{0x000,0x100,0x000,0x1ff},
                                 {0x000,0x080,0x000,0x1ff},
                                 {0x000,0x040,0x000,0x1ff},
                                 {0x000,0x008,0x000,0x1ff},

Now how about the hex codes for combinations of LEDs? Brad here explained the method for calculating them but I didn't get it until I read over it a few times. Once we have the base 10 (DEC) value for each of 1-9 (see Brad's table), just add those for the numbers you want to display, then convert the total to HEX, like here. For example, if I want 4 and 6 to light, 8 + 32 = 40, converted to HEX = 28. So this will do it for that element: 0x028.
Update: here is a modified sketch for running different tables more easily. Different patterns are individual tables, so call the pattern() function with a table passed as argument, along with how many lines it uses.

Monday, March 17, 2014

Hands On Tech: Making Ceramic Tiles

Inspired by the brilliant work of Gary Donohue and Josh Burker, I have been working on a project with some of our art teachers that has exciting possibilities. It started with Gary describing his workflow that allows elementary students' line drawings to become 3D printed pieces. Then Josh took that in another direction with 4th graders using Turtle Art to make patterns that can be printed as presses for making clay tiles.
One of our art teachers said this is the idea that fills in the missing link for him with 3d printing--the link between hand-made artwork and digital manufacturing. Other teachers responded similarly, feeling little affinity for a machine that prints digitally designed objects until they could see how hand craft can be a vital part of its use.
I'm working with a high school art teacher and her ceramics class. For 9th and 10th graders I thought a text-based coding environment would be better for producing tile patterns than the drag-and-drop of Turtle Art. I developed this Processing app that gives students who haven't had much exposure to code to be able to dip their toes in it and see how it can be a creative tool. All you have to do to try out different shapes and their spacing is modify arguments in the shape object...
/**first argument = side length or diameter (if circle) of each shape
/ second argument = height of each row
/ third argument = horizontal spacing of each shape */
circle = new Circle(120, 90, 70);
square = new Square(110, 70, 100);
hexagon = new Hexagon(60, 90, 70);
octagon = new Octagon(60, 90, 105);
triangles = new Triangles(180, 135, 90);

...and uncomment the shape/s you want. You can stagger each row by putting true in the second argument and you can change the line thickness by assigning a different number than the one given. In the code below only the square would be drawn when the program is run.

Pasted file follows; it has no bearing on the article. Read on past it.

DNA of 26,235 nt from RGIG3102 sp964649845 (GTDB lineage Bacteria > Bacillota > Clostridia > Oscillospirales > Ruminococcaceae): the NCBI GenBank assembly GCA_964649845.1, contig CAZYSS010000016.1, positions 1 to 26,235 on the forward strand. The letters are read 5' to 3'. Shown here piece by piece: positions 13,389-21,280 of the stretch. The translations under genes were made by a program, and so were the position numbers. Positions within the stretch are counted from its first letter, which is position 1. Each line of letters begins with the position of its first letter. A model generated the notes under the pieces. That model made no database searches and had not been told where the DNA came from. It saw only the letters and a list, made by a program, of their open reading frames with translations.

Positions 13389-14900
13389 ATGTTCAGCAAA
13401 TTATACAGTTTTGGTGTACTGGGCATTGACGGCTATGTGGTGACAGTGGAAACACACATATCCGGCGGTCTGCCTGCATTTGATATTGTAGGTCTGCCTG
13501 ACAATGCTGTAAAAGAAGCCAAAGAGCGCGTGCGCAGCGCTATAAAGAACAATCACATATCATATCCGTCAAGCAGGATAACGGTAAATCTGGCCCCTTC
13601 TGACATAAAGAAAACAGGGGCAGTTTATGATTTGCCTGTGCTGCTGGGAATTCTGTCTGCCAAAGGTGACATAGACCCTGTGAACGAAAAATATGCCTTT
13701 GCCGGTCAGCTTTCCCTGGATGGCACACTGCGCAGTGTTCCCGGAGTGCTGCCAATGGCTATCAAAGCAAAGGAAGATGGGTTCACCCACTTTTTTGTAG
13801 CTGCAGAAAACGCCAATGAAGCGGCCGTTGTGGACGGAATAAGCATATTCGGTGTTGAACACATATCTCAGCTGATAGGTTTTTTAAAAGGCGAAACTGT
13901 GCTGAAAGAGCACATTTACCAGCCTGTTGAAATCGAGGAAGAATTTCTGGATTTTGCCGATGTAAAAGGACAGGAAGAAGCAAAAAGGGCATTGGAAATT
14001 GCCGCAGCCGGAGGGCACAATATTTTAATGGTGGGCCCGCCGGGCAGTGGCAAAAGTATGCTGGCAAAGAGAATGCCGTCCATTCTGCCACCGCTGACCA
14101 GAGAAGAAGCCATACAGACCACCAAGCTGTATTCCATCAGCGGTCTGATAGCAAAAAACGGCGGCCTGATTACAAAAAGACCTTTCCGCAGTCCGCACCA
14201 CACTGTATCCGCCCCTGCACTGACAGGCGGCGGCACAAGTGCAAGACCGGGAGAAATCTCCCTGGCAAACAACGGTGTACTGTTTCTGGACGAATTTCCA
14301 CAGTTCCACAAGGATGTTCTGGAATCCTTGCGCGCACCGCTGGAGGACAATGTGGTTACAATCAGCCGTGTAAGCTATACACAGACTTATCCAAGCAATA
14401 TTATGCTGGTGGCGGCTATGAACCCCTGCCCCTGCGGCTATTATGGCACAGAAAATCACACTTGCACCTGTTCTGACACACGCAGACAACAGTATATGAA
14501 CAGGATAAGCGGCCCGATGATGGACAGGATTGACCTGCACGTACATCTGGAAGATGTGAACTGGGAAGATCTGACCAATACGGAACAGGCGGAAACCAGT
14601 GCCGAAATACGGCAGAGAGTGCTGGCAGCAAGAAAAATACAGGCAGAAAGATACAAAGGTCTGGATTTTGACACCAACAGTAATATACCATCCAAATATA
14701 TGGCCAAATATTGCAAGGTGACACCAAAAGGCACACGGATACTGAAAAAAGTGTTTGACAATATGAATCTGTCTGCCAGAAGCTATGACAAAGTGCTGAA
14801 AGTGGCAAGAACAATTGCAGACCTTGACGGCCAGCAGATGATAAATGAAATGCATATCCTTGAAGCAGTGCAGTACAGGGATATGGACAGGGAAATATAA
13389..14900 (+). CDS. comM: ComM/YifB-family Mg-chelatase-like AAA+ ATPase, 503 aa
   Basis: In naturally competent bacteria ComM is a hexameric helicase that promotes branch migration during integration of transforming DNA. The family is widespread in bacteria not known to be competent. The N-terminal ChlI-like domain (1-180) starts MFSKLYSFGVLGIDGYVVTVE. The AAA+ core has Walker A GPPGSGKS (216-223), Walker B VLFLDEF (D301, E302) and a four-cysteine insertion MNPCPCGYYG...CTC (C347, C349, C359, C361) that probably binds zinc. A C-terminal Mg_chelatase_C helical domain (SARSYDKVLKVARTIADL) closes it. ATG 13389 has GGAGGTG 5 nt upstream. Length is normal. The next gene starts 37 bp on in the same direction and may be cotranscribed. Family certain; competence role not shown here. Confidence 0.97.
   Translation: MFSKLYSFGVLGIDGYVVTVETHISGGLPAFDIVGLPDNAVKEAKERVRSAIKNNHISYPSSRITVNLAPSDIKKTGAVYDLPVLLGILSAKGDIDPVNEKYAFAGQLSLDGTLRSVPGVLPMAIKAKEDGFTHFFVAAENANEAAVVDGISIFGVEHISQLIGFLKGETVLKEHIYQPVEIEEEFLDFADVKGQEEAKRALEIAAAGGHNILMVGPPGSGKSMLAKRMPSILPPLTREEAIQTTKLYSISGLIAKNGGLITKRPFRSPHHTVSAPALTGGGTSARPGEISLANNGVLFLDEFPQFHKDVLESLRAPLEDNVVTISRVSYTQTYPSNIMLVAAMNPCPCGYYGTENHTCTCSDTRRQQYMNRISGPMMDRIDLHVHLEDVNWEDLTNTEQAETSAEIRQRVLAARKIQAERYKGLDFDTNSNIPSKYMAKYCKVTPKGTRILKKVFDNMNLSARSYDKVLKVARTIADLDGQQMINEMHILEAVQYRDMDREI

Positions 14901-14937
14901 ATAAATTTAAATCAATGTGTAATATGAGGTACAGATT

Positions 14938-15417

thickness = 2; //thickness of line
//true means offset each even row, false means don't
// circle.makeRows(thickness, true);
// triangles.makeRows(thickness, false);
square.makeRows(thickness, true);
// hexagon.makeRows(thickness, true);
// octagon.makeRows(thickness, true);




Conceptually the program is very similar to the one Josh presents above for Turtle Art. Each shape object is made up of a shape method, called by a row method that draws the shape across the window (and a second offset row if you set offsetEvenRows to true), called by a makeRows method that repeats the rows top to bottom. The amount of horizontal and vertical overlap is determined by the numbers you give the shape, as well as the side length or diameter set by the first number.
Here is the zipped program. Here is the code all in one file just for a quick look. To use it, make sure Processing is installed on your computer, and open the file tiles.pde. After configuring the shapes they way you want run the program (click the play icon) and see what you get. You will want to tweak it before you get your final pattern.
When you click the Processing window it puts a snapshot in the sketch folder. The next step is to crop the image down to what you want just for the tile, so open it in Preview, or some image editor on a PC, and crop down to the desired area. Since you probably want the tile to repeat horizontally and possibly vertically as well this may be tricky, especially if you are aiming to have a square tile.

Save the cropped image and open it in Illustrator. Now you will trace it to prepare it for conversion to a vector graphic. Click Object > Live Trace > Tracing Options. Check Preview and spend some time trying the different Presets. When you have one you like, click the Trace button. At first I tried Detailed Illustration on this one, but when I completed the next step, importing to Tinkercad, I saw that the preset did something very different than I expected, so I retraced it with the Lettering preset and that worked much better.

Click Save as, and choose SVG.
Now in Tinkercad use the section in the upper right to import the SVG file into a new design. It will come in bigger than you want it, so scale it down, holding shift while you drag a corner to keep the aspect ratio.
The height will have decreased as well so raise it back up to about 6mm. Then add a 2mm layer to tie it together.